President Obama’s fourth State of the Union address may have sounded magical, but don’t be fooled by the pie in the sky.
The president stood in front of Congress and spoke passionately about helping the middle class. He also touched on gun control, the economy, education and foreign policy, but laid out few plans for action, especially when referring to job creation.
This may be enough to placate some Americans, but most people want to see results, and fast.
Despite the problems of the middle class, Obama called on Congress to raise the federal minimum wage rate from $7.25 to $9 an hour. According to members of the president’s staff, he is concerned about the weak overall growth of the economy under his watch, and hopes that a boost in the minimum wage would help protect American workers and “build a better future for the middle class.”
The last time the federal minimum wage was increased was in 2007, when the then Democratic-controlled Congress passed the Fair Minimum Wage Act. The bill raised the minimum wage from $5.15 to $7.25 an hour. But the raise was enacted in three incremental increases over the course of two years. Obama is foolish if he believes that a jump to $9 an hour will save and protect the middle class. The 2007 increase did little to help middle income earners, and an increase this year would once again be of no help to them.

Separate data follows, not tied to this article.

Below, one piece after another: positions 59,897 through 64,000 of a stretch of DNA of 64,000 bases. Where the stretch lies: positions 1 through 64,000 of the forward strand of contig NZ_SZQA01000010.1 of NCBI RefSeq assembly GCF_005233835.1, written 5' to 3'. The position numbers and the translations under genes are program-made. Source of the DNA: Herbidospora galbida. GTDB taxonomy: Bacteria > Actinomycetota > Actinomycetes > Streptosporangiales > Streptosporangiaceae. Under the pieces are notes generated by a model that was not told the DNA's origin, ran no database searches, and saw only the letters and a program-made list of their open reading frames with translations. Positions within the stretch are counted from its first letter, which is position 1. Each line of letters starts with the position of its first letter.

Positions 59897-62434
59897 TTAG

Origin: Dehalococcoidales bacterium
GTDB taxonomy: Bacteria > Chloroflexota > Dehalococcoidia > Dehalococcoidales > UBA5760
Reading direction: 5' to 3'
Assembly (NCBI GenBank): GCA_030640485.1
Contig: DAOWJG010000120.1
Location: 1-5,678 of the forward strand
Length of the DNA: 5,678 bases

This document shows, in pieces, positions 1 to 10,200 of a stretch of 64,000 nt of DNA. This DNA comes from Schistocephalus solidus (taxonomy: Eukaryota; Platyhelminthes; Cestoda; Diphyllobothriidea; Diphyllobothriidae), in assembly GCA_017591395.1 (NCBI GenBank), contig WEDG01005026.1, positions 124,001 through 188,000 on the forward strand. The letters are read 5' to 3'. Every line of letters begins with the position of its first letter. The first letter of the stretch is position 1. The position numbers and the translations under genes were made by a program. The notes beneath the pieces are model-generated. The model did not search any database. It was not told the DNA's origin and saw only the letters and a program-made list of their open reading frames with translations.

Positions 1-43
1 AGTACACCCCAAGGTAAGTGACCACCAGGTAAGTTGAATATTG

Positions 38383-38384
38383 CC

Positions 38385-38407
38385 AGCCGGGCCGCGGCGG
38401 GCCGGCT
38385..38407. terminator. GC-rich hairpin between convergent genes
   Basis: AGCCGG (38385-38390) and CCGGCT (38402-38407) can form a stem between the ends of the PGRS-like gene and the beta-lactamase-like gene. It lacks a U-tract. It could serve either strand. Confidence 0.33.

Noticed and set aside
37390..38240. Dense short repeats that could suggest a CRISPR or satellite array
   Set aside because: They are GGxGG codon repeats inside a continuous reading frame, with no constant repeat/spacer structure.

I’m not saying that there shouldn’t be some increase, but jumping right to $9 could be disastrous for the small businesses that would foot the bill for such a proposal. Republicans in Congress must press Democrats to keep minimum-wage increases to a minimum.
The Republican Party must stand up and make everyone aware that raising the minimum wage will not save the middle class. If Republicans don’t step up, why would the Democrats stop at $9? Why not make it $10 or, even better, $15 an hour?
In fact, a substantial increase would be detrimental to the most vulnerable members of society who work at lower-wage jobs — teenagers, immigrants and unskilled workers. Small business would be unable to hire them at such steep rates, and would instead be forced to make additional layoffs.
The president needs to put minimum-wage increases on the back burner and focus on job creation.